• You need to describe WHO (which Role) is responsible for this specific task/procedure (Site manager, sales clerk, shift manager etc)
  • You need to describe WHEN this task/procedure is to be performed. Does it have fixed recurring periods e.g every day before opening, once a month etc or “when needed”.
  • You definitely need to describe the quality required, the STANDARD, what is “A job well done” according to your Brand and Conceptual standards. The person performing must be able to take a step back and evaluate their result according to a common standard. This is also the standard ALL Units are measured by. 

If possible, use video and pictures, snap a short video of a procedure, show Before/After or OK/NotOK to clarify. Videos and images can be shot with a modern smartphone, no need to hire a team of producers etc, just get it done. A video can not be misinterpreted the way a text can.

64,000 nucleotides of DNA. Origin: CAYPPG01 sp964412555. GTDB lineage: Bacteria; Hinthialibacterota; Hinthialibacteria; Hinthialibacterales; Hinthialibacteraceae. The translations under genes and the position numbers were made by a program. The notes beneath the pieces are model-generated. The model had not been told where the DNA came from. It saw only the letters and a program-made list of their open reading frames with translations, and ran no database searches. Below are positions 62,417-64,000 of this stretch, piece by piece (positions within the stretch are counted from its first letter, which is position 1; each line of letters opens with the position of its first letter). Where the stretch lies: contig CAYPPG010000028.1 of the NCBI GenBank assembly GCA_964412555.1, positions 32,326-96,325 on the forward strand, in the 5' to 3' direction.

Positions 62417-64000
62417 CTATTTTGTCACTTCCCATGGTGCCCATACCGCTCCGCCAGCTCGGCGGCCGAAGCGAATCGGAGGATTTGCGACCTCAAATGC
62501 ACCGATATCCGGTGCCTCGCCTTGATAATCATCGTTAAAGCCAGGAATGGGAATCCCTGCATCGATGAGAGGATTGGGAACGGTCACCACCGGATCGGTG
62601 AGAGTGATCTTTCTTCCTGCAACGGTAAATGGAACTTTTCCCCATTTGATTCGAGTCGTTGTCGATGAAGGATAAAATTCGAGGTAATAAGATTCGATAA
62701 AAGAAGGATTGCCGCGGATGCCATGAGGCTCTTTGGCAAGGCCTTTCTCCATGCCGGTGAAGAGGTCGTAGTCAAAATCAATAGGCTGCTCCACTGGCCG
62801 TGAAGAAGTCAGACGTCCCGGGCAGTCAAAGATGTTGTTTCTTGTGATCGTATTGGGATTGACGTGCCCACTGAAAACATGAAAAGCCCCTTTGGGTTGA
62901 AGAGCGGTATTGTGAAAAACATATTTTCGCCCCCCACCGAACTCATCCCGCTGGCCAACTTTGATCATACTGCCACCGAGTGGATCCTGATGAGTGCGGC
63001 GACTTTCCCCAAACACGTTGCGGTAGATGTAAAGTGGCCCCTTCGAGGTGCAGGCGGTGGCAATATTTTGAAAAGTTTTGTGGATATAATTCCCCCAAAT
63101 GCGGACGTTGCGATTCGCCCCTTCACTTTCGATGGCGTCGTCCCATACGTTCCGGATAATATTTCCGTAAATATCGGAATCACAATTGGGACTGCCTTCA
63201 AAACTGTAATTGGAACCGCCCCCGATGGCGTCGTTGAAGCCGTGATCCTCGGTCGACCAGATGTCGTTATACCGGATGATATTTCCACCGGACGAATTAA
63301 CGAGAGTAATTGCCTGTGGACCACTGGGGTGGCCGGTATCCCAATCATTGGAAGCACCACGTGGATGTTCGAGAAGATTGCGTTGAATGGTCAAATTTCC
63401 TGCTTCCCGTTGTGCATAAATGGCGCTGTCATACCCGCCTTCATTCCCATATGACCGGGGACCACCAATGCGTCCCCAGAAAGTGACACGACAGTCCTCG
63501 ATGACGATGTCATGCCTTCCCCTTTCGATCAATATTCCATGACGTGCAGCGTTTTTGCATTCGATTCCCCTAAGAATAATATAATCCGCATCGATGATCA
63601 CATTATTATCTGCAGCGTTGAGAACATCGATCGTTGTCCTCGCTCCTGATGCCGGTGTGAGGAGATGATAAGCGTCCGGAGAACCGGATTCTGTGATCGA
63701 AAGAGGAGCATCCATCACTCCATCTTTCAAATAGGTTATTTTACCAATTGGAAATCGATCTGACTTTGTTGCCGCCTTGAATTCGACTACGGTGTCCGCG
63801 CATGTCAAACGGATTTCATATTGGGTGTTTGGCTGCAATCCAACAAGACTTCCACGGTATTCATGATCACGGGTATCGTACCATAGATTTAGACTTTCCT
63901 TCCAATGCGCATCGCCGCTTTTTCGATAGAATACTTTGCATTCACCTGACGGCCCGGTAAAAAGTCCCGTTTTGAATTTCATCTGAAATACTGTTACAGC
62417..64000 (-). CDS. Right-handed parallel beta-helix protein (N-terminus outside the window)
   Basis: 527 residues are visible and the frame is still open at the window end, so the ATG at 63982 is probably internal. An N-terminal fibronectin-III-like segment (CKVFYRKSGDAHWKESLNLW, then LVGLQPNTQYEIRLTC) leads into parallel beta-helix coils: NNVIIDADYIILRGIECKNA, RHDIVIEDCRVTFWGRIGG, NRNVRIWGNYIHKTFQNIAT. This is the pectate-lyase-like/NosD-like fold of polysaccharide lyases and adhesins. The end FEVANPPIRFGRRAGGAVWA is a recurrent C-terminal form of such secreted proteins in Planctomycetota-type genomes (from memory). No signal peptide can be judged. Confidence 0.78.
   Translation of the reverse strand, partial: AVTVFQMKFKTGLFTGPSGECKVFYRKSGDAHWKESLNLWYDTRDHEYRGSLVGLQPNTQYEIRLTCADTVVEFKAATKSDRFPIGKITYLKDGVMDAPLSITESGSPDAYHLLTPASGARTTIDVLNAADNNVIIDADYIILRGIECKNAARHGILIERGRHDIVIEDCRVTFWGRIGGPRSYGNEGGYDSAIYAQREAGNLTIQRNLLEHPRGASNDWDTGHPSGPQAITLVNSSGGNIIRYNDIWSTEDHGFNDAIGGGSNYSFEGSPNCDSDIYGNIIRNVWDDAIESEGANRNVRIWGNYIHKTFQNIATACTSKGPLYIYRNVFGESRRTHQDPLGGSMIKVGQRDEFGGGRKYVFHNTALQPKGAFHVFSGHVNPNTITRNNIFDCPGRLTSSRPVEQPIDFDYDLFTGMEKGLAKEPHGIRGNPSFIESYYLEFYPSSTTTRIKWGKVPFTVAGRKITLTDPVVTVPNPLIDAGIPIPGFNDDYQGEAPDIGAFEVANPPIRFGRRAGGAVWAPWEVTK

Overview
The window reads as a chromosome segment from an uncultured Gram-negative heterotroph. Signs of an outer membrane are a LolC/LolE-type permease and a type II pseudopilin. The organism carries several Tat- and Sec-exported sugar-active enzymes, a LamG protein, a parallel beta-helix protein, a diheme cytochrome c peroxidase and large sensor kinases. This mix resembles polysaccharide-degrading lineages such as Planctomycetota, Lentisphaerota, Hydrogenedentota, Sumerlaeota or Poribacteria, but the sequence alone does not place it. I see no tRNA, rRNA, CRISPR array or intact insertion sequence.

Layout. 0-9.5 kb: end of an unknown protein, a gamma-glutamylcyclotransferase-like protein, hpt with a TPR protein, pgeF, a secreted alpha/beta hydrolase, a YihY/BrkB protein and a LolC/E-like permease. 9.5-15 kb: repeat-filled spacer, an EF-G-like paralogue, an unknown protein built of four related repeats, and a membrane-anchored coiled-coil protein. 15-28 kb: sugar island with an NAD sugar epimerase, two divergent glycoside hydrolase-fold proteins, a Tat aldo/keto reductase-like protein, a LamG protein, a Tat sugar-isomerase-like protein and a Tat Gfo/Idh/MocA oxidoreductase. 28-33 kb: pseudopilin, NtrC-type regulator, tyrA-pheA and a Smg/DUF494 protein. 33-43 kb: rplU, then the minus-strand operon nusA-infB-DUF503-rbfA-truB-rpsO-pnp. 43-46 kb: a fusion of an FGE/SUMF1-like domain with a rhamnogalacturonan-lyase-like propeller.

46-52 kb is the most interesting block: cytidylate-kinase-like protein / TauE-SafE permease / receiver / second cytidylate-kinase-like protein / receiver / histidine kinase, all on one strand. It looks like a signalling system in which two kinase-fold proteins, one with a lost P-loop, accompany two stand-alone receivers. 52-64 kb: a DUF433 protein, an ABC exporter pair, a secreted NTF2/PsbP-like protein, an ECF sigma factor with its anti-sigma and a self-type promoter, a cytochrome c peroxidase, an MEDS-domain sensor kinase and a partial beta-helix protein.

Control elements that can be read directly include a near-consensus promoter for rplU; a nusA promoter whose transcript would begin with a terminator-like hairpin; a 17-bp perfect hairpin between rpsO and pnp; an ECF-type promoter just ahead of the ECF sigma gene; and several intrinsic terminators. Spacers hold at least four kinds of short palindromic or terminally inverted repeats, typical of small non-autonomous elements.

Knowledge sharing

3. Organize
There should be a master Manual that does include all aspects of the business, but you will want to consider the amount that eventually makes its way into employee hands. Do the various functions of the business integrate and work together? Or, do some aspects operate virtually on their own? Does everyone need to know all the procedures for every eventuality? Or, could many employees or departments work better from a smaller, filtered version of the Manual that addresses their functions only? Information on a need-to-know basis. It reduces information volume and increases information integrity and secrecy.

The organization of an Operations Manual should be both logical and intuitive. The sections relating to the usual functions of any one job should be grouped together and easy to find and descriptions of specific procedures should come in a natural order – the order that the functions would follow in real world situations. The table of contents should be clear and logically laid out based on Task and Process and if working in a digital environment, all topics should be dynamic Tags which can be attached to every relevant procedure and task.